Emerging-market bonds delivered strong returns last year, and we think the sector has more potential. In 2018, though, investors will have to exercise caution.
Afraid you’ve missed the rally in emerging-market (EM) assets? Don’t be. Responsible policies and pragmatic politics have taken hold in many developing countries. That bodes well for growth and suggests the rally has room to run.
Political fireworks from developed economies have been front and center for most investors. But under the radar screen, there’s been a healthy turnaround in emerging markets that’s generating appealing fixed-income opportunities.
The index-tracking trend is firmly entrenched. But do investors recognize the big differences between stock and bond ETFs? And do they appreciate that these can cause European high-yield ETFs to lag?
For investors in search of a way to boost income and diversify their bond portfolios, now may be the time to consider what local-currency emerging-market bonds offer.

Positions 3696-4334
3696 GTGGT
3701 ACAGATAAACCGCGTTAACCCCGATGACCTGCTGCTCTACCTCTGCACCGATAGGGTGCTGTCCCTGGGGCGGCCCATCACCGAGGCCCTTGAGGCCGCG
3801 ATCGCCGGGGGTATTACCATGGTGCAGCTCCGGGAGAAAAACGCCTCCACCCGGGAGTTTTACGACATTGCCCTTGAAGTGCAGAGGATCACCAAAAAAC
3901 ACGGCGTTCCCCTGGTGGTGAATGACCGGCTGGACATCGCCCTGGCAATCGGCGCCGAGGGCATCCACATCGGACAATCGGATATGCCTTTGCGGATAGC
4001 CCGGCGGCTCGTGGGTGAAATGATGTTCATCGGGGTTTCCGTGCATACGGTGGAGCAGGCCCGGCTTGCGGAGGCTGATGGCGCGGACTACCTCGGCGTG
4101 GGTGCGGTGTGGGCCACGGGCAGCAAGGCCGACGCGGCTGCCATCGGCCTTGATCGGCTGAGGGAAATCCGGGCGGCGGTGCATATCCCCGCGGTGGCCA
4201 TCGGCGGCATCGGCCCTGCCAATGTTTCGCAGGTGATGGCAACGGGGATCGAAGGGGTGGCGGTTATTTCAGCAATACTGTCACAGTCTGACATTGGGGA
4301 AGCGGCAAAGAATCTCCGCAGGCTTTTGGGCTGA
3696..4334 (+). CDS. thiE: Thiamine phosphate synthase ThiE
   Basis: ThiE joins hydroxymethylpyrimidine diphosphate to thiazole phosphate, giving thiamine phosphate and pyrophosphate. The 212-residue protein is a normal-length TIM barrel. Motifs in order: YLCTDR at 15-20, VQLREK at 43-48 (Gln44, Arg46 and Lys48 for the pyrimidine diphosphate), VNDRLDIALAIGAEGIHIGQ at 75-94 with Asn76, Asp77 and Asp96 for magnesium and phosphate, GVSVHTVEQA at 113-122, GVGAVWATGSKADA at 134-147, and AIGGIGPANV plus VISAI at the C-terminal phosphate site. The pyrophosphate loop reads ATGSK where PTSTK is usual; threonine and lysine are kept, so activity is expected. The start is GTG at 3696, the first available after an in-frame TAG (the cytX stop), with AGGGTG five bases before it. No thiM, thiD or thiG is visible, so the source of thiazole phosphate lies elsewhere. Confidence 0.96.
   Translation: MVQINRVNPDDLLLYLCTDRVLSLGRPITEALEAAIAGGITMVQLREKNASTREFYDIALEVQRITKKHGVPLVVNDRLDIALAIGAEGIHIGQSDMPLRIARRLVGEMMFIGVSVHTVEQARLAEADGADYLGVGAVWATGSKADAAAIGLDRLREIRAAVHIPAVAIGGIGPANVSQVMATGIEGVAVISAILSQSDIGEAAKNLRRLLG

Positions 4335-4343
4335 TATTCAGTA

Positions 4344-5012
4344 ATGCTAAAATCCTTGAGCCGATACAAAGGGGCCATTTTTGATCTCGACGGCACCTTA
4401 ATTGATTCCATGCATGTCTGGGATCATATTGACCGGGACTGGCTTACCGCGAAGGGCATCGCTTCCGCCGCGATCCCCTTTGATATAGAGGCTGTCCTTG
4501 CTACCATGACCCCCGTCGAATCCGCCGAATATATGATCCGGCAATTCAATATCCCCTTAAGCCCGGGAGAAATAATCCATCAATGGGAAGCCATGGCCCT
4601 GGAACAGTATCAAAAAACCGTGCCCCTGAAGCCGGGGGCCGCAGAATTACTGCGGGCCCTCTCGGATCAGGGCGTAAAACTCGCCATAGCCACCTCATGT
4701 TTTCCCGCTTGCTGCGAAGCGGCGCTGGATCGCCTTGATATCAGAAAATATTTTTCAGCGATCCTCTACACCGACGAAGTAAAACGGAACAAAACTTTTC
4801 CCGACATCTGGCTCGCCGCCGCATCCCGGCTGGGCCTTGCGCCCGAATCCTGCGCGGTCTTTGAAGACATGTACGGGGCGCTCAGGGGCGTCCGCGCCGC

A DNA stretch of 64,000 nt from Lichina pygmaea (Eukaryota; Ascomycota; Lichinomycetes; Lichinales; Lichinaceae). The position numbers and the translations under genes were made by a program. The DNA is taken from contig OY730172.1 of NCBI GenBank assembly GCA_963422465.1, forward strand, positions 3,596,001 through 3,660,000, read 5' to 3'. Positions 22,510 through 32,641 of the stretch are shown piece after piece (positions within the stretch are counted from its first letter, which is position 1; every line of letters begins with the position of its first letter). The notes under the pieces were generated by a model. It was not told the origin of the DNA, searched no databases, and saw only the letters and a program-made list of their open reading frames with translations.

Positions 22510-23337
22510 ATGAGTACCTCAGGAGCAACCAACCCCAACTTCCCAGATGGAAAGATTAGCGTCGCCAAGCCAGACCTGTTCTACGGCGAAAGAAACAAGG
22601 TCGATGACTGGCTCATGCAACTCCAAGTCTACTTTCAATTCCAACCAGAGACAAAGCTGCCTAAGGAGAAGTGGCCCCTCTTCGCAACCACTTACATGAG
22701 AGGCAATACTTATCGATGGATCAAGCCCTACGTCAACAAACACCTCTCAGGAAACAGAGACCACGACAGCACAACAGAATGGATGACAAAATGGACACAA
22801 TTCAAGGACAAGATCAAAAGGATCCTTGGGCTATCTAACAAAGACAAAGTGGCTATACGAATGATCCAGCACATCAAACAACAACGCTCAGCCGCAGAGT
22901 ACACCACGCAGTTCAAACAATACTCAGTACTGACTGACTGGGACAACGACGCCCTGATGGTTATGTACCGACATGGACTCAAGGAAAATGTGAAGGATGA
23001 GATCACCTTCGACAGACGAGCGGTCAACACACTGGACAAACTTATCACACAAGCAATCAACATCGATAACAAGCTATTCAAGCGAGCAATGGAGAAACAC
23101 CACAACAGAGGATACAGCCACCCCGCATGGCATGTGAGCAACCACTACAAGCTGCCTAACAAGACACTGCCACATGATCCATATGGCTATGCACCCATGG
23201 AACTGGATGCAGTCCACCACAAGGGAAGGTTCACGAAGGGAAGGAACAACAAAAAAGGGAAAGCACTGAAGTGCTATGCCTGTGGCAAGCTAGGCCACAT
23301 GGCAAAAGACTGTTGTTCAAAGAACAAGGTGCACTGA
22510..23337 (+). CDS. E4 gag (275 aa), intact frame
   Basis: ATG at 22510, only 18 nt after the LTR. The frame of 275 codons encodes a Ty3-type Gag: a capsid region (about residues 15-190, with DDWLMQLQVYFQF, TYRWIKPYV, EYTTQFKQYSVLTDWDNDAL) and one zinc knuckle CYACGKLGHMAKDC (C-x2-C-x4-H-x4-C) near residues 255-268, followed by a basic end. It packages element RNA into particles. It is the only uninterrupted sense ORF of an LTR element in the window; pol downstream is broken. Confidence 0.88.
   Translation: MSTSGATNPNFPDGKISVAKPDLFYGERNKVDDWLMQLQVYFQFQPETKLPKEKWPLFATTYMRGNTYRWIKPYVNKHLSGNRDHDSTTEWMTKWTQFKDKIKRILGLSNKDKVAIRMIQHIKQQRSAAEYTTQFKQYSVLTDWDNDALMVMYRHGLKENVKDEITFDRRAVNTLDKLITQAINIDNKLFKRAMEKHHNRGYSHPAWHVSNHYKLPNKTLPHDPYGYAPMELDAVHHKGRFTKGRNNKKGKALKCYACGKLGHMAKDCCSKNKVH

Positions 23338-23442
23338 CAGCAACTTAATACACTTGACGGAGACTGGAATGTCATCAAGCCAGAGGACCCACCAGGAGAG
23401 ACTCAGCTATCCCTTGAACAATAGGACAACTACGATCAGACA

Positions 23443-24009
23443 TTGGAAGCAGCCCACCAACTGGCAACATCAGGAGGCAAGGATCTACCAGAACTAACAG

With inflationary pressures under control and external balances improving, many emerging-market (EM) countries are working on the next item on their to-do lists: reigning in fiscal deficits. That’s good news for emerging equities, dollar-denominated bonds and local-currency debt.
There’s value and opportunity in European high-yield bonds today. But if you’re considering using an exchange-traded fund (ETF) to tap into the market, you may want to think again.
Higher interest rates, a stronger dollar and Donald Trump: three reasons to avoid emerging-market (EM) debt? Not necessarily. Rising rates seem to be signaling faster growth, and that’s good news for many EM bonds and currencies.
Still think emerging markets are too risky? Think again. Smarter policies are leading to less vulnerable economies and rising currencies. For investors who need to wring more income from their bond portfolios, it’s time for a fresh look.